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June Chief's Perspective

U.S. Air Force Chief Master Sgt. Kristy Livermore with the 169th Security Forces Squadron, South Carolina Air National Guard, Feb. 27, 2015.  (U.S. Air National Guard photo by Tech. Sgt. Caycee Watson/Released)

U.S. Air Force Chief Master Sgt. Kristy Livermore with the 169th Security Forces Squadron, South Carolina Air National Guard, Feb. 27, 2015. (U.S. Air National Guard photo by Tech. Sgt. Caycee Watson/Released)

MCENTIRE JOINT NATIONAL GUARD BASE, S.C. --

Happy June! First, I must say thank you to all of the men and women of the South Carolina National Guard for the hard work and professionalism that was observed during the Air & Ground Expo. It never ceases to amaze me the lengths that all of our Airmen and Soldiers go through to ensure not only a successful outcome, but rather outstanding results whether it be a deployment, inspection, or any other call of duty. From my perspective, the long days and sometimes difficult job did not dampen the spirit of our men and women. It is times like these that sets us apart from other organizations and reminds us of who we are and why we do what we do. While writing this article I considered several topics before deciding on a couple that I wanted to address.

First of all, attitude. Attitude simply put, will make us or break us. I saw so many Airmen and Soldiers during our recent Expo with a positive attitude even when things were not going as planned. They could have just as easily grumbled and been a part of the problem instead of finding a resolution. We wake up each and every day and have the choice of deciding our attitude, “Is this going to be a good day or is this going to be a bad day?” You control your attitude. The following is a quote from Charles Swindoll, “Life is 10 percent what happens to you and 90 percent how you react to it.”  It takes a positive attitude to achieve positive results. Negativity is contagious. Actions that you take as a result of your attitude will in turn create a reaction from others.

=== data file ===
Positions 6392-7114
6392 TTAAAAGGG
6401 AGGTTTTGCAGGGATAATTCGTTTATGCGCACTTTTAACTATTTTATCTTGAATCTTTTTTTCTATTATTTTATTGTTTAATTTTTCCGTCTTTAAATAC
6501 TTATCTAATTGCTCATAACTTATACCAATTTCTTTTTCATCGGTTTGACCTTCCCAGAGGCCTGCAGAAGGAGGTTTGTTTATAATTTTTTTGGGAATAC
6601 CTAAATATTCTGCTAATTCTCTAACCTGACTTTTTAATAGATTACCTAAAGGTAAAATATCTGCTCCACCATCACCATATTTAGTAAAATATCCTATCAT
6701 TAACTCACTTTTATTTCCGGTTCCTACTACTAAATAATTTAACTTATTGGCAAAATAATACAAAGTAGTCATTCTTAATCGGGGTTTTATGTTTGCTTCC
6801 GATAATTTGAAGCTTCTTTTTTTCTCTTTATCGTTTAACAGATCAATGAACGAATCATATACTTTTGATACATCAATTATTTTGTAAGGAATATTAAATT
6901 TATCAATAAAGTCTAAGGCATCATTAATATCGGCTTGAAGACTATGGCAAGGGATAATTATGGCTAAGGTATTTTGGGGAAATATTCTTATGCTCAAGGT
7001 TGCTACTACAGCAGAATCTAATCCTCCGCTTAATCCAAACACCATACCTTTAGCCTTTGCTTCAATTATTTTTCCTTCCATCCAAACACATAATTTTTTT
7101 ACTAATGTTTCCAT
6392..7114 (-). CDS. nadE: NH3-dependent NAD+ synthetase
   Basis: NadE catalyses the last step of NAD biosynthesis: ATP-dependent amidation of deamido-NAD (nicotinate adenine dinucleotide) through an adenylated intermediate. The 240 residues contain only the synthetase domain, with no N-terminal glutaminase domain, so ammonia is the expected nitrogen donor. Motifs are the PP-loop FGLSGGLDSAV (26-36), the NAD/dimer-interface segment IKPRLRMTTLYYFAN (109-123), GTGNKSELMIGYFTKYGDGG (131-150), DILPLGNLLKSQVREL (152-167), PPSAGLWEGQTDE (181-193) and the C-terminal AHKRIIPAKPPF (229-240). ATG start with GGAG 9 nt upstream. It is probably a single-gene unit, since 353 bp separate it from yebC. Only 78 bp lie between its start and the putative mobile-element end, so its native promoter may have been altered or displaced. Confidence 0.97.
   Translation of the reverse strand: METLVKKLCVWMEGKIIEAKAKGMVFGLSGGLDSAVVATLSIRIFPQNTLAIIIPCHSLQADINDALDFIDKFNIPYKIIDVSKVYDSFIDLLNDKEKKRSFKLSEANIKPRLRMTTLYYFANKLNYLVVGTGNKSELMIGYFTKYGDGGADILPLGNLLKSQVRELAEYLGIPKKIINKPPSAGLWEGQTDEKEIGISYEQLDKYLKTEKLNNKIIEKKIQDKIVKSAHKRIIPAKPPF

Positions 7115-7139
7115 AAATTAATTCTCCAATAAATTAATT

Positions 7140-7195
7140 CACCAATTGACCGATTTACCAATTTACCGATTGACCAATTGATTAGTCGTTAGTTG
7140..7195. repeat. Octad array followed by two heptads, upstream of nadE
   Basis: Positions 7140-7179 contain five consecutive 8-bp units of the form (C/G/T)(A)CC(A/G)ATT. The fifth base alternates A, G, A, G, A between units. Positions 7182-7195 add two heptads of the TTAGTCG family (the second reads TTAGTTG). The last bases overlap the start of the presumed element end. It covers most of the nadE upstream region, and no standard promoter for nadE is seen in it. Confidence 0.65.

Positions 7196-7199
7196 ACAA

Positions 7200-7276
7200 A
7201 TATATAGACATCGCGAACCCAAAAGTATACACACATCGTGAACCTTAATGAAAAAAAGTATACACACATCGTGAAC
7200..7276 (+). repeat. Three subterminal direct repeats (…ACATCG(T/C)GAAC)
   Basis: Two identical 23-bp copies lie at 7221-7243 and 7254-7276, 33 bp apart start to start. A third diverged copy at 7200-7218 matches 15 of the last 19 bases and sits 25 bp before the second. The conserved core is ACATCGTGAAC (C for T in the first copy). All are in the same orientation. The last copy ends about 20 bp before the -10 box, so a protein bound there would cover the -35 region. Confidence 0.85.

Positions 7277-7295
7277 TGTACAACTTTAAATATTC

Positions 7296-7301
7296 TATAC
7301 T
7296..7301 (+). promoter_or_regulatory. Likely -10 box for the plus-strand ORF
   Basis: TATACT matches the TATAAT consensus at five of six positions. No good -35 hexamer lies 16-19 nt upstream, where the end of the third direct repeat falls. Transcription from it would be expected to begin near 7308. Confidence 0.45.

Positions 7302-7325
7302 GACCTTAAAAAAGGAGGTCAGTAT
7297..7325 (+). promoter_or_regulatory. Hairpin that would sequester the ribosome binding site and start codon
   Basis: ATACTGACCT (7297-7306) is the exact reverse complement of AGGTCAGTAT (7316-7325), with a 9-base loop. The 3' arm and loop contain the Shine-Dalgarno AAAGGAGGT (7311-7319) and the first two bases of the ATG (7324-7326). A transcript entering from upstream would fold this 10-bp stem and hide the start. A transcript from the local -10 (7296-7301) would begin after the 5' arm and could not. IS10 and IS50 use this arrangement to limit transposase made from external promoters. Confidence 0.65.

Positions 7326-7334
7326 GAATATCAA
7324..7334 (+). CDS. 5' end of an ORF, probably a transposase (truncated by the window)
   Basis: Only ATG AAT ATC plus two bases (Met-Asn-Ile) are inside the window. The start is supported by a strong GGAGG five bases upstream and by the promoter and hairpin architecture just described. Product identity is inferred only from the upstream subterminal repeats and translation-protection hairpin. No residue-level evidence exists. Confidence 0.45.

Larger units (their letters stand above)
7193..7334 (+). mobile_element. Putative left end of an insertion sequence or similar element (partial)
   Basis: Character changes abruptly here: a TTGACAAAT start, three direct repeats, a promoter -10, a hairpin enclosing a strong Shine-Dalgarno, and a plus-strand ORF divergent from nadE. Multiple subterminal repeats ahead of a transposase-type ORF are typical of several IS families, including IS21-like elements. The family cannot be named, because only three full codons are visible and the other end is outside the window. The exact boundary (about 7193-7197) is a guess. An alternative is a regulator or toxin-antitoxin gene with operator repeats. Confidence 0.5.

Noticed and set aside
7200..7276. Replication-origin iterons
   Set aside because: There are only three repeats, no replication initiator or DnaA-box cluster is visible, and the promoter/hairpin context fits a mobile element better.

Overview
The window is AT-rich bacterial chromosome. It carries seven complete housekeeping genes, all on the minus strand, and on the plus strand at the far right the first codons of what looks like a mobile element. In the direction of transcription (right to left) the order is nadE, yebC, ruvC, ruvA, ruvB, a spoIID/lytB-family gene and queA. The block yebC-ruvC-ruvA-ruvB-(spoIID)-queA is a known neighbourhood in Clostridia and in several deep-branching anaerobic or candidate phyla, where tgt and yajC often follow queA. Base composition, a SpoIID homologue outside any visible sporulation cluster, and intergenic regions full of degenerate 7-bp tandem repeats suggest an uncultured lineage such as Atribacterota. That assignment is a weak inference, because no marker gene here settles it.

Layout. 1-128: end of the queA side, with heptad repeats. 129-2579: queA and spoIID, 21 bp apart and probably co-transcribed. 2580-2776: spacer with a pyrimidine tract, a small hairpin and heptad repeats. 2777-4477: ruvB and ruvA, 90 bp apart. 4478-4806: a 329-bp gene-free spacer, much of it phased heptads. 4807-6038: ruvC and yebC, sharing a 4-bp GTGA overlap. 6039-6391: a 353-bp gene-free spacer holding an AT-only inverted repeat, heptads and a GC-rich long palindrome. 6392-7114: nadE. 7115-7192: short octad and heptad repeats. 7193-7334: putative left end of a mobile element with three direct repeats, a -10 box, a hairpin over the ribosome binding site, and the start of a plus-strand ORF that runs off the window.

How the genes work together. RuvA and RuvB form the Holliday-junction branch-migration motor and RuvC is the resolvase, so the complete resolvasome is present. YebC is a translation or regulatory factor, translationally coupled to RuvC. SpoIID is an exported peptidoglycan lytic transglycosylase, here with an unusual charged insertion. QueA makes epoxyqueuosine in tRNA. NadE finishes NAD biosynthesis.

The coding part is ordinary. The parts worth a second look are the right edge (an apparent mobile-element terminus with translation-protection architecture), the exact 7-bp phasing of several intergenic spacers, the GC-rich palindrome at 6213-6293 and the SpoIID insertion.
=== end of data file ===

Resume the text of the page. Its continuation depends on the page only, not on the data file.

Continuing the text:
Secondly, communication. It has been talked about countless times on how to improve communication between subordinates, peers, supervisors, and senior leadership. The most effective communication that I have had since becoming the Security Forces Manager was taking the time to have one-on-one conversations to simply listen and get to know my Airmen. If we know our people, it is much easier to capitalize on strengths, show empathy when needed, give recognition, connect the right people, and avoid micromanagement. Social circles are another area that I believe will aid improving communications. They can be any type of social circle where the member feels respected, loyalty, and encourages a positive direction. Circles help to achieve goals, form bonds, networking and learning new things. I encourage everyone to expand their “circle.”

Lastly, leadership. We as leaders must prepare our Airmen as they are the future. Retired Wing Command Chief Terry Wingard said it best, “We must teach them respect, loyalty, humility, and teamwork. We should listen to them and change the attitude of ‘I, me, and mine to us, we, and ours.’” There is no “I” in team. Leaders lead, mentor, and advocate but we must be willing to put ourselves out there in the middle of things. The argument for doing your job is a simple one, do the minimum and you will receive the minimum. As leaders, give honest feedback, ask for feedback in return, give thanks for a job well done and correct things when they’re wrong. The argument for fulfilling your role is compelling, not complicated. It’s those who want to rise above mediocrity, set high standards, and make a difference. Inspire our Airmen to become great followers. The greatest leaders were once the greatest followers. I am honored to serve with you. May God continue to bless each of you and your families.